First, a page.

You don’t have to make a bullet journal spread for your review, like some people, but you can use a sticky note, or even type it up in a document. Ask yourself questions like, “What did I like? What did I dislike? What did I use? What did I neglect?” Some weeks, I write out my review—these tend to be near the end of the month in a larger monthly review. I focus on what I used versus what I didn’t, and that helps guide me. I also think about what I need to add, if I found myself forgetting about parts of my life, such as goals and habits.

Start with a hypothesis or a curiosity before trying something.

“If I add a habit tracker to my week, I’ll see it more often and be more aware of the habits I want to improve.” This is what I asked myself before I started adding a small habit tracker to my weekly, always-seen spread. The monthly habit tracker is nice, but I don’t see it all the time and I get lazy and neglect myself. My hypothesis was right: by seeing the module more often, I’m more aware and motivated. When you review your complete (or incomplete!) spreads, these are great questions to keep in mind. Always ask how something can serve you in your bullet journal, whether it’s adding, adjusting, or removing something.

Don’t focus on making things pretty.

The ~*~aesthetics~*~ of a bullet journal are entirely individual. I will, in the future, write a post on the basics of decorating and personalising your bullet journal spreads. But at this point, when you’re trying to find layouts and spreads that work for you, not what looks Instagram-worthy, the aesthetics and style aren’t as important. If you find yourself gravitating toward the layouts that have a nice colour palette, then consider taking some time to add decorations. I prefer a bullet journal spread that has colour in it, but it has to be minimal. I don’t want to spend my planner time decorating and fussing over the style of my spread. I want to use the bullet journal for organisation, reminders, and mindfulness.

Adapt to changes in your lifestyle and needs.

While I was in university and attending classes, I needed daily logs to help organise all the material I needed to read and places I needed to go. Now that I’m no longer in school, I don’t need daily logs anymore. I didn’t force myself to continue using daily logs just because they used to work. Changes in your lifestyle, like your job, school, home, and family, will necessitate some rearranging in your life. Your bullet journal is included in that rearranging. This is where the practise of reviewing your journal will help you.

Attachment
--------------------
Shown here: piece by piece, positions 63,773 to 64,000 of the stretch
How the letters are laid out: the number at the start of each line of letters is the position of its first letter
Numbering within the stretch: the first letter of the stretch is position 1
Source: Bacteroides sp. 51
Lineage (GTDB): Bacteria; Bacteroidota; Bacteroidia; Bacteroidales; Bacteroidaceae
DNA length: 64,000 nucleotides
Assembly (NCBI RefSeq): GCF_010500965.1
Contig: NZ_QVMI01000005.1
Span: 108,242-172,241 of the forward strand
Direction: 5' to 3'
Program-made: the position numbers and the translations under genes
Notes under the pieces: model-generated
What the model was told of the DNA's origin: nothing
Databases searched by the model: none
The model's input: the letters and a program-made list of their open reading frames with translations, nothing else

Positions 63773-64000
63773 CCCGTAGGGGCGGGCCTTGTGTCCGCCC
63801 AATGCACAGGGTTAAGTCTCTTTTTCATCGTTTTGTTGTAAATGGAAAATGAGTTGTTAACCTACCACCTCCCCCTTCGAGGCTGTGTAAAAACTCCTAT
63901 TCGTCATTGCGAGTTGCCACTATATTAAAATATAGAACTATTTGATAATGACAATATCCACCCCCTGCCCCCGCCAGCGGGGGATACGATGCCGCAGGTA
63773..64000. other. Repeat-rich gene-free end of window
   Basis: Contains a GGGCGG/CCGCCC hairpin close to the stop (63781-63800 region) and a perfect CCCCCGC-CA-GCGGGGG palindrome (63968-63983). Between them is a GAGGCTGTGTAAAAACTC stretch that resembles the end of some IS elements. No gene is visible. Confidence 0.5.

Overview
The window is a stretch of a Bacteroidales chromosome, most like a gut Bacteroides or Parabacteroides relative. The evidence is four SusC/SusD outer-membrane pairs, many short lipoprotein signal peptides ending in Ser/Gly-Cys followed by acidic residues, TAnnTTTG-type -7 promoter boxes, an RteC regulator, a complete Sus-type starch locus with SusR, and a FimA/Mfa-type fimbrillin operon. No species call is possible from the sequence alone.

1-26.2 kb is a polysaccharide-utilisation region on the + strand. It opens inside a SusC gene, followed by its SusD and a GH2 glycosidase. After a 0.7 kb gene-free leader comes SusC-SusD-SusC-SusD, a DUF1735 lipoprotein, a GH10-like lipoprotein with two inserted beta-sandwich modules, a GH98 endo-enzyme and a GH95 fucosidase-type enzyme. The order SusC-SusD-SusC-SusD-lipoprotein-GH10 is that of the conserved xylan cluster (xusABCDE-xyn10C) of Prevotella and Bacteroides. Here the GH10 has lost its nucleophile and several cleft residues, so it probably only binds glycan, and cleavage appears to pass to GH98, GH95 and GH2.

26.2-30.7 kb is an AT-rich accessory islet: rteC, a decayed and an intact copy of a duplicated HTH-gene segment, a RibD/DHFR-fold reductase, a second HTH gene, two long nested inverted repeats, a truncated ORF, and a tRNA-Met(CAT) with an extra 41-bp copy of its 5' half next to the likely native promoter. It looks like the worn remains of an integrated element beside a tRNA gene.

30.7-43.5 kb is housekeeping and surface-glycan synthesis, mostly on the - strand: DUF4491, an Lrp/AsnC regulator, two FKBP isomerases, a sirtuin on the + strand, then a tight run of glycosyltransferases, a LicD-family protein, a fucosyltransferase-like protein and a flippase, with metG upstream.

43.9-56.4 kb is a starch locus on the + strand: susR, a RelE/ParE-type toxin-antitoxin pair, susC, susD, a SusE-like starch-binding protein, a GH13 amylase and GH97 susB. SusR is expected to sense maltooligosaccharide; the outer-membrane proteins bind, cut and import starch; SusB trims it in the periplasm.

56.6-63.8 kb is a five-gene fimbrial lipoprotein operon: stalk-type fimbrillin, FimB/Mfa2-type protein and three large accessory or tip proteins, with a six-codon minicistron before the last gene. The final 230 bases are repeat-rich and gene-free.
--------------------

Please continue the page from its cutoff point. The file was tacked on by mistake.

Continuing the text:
And most of all… Permit yourself to experiment and fail.

You’ll never find what works if you don’t search for things. I looked at inspiration online and copied layouts. I sketched out small outlines of what I wanted to try. I needed to try changes and new spreads entirely, as well as allow myself to dislike what you do. The beauty of a bullet journal is a lack of commitment. Unlike printed planners and agendas you can buy, you aren’t stuck with a set layout in a bullet journal. The day, week, or month will end. Time passes. Your bullet journal, and the pages you don’t like, only exist for as long as you keep it. You can recycle the whole book if you want! The majority of my spreads in the middle of 2016 were awful and I hated them. But they helped me learn what I need to avoid. I’m in my 3rd bullet journal now: the 1st one was never filled in all the way, because I hated the notebook I used.

Let your bullet journal be the one place you can fuck up however much you need to. Let it be a place for you to explore. Let it be something you play with, rather than create. Let yourself mess up while you find what works for you. Remember to explore and consider what serves you, what might serve you, and what doesn’t serve you.

Self-Editing Tips: Developmental Edits

A book, latte, and pen on a wooden table with text overlay reading Self-Editing Tips: Developmental Edits